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Jeremy Wolfe, George Alvarez, Ruth Rosenholtz, Aude Oliva, Antonio Torralba, Yoana Kuzmova, Max Uhlenhuth; Search for arbitrary objects in natural scenes is remarkably efficient. Journal of Vision 2008;8(6):1103. doi: 10.1167/8.6.1103.
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© ARVO (1962-2015); The Authors (2016-present)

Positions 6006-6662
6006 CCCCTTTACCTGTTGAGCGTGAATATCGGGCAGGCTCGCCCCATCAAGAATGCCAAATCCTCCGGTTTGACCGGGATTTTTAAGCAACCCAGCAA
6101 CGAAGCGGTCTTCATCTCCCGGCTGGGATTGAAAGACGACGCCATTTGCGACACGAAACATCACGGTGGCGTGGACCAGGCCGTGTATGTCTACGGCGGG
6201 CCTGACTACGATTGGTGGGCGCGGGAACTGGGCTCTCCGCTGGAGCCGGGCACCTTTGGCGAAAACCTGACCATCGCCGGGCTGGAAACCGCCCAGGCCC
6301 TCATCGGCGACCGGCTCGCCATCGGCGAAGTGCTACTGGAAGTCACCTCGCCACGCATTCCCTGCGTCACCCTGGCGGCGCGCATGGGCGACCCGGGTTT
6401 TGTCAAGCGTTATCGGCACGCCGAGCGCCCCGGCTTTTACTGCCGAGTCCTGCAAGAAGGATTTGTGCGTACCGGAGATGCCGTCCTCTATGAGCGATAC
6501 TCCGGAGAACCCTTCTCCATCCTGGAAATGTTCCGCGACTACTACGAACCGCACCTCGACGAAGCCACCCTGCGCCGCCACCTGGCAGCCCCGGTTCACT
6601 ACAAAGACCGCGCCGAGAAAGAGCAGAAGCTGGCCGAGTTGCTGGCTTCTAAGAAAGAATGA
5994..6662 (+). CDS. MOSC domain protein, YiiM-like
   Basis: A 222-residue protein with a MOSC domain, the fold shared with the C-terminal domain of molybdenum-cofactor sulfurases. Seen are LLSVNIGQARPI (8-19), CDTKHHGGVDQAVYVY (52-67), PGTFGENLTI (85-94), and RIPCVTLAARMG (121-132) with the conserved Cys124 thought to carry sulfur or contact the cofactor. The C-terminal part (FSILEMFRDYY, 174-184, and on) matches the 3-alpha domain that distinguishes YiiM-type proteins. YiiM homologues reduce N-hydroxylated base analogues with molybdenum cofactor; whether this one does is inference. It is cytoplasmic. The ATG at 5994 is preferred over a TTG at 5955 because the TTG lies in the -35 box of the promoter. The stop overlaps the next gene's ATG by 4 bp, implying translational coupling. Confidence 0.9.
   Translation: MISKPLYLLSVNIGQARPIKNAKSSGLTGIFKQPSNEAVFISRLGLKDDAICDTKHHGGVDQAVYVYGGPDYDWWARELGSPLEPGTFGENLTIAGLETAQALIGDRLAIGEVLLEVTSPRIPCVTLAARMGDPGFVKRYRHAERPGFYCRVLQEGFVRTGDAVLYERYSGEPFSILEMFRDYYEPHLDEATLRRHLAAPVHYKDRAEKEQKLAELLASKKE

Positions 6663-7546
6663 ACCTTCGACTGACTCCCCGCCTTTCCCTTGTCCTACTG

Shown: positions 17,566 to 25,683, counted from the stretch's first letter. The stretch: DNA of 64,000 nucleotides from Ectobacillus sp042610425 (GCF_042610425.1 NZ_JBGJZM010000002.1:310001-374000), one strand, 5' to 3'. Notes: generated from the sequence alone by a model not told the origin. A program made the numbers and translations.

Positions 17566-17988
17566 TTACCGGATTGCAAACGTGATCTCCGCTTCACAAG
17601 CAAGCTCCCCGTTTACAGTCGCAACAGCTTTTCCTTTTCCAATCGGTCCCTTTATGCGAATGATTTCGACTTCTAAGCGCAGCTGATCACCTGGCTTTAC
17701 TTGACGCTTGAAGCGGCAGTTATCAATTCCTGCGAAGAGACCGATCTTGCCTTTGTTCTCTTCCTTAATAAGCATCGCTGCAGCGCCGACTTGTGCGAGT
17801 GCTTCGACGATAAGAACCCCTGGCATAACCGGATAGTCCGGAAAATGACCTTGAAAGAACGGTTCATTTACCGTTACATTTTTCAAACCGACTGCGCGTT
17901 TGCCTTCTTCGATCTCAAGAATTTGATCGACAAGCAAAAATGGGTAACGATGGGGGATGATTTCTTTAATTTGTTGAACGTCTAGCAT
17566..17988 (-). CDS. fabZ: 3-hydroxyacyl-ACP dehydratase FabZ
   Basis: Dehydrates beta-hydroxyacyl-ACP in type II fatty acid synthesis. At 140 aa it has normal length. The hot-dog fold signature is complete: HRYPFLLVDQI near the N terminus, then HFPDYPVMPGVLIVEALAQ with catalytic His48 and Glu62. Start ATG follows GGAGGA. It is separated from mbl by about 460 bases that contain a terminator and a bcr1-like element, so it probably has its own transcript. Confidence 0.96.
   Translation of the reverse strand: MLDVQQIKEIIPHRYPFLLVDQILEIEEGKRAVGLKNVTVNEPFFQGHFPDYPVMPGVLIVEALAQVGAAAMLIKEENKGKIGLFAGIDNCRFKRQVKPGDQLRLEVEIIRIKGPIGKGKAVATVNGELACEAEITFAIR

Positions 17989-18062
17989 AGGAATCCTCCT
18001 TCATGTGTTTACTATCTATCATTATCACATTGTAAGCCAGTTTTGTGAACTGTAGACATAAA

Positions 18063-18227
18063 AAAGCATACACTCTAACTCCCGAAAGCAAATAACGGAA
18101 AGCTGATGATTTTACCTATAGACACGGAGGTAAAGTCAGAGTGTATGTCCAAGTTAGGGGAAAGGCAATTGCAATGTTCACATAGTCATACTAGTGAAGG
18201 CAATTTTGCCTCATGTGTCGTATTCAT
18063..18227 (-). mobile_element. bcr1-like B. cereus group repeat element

In visual search tasks, the time required to find targets (reaction time - RT) is a function of the number of items in the display (set size). Targets can be found efficiently if they can be uniquely defined by the presence one of a limited set of features. Thus, for example, in search for red targets among blue distractors, the slope of the RT x set size function will be close to zero. Other tasks (e.g. search for a letter among various distracting letters) will be inefficient even if the items can be resolved and identified without eye movements. This holds for artificial tasks typically used in laboratory search experiments. What about searches in the real world where the target is not precisely specified (“Find a bottle.”) and where one's goal changes from search to search (Find the bottle, now the fork, now the bread)? A major obstacle to studying such searches in real scenes has been that it is very hard to specify set size (How many objects are in your field of view right now? Does the keyboard constitute one object or many?) We adopted a brute force method, hand-labeling every object in a set of 100 indoor scenes and using the number of labeled items as a conservative estimate of set size. By this method, we placed scenes into set size bins from 20–30 to 80–90 items. On each trial, twelve observers searched for different targets, drawn at random from the set of labeled items. Targets were present on 50% of trials. Slopes of RT x set size functions averaged 4.6 msec/item for target-present, 4.7 for target-absent trials. Search in these scenes seems to be guided very effectively by something other than the usual attributes like color, orientation, etc. We propose that scene-based properties efficiently guide attention.
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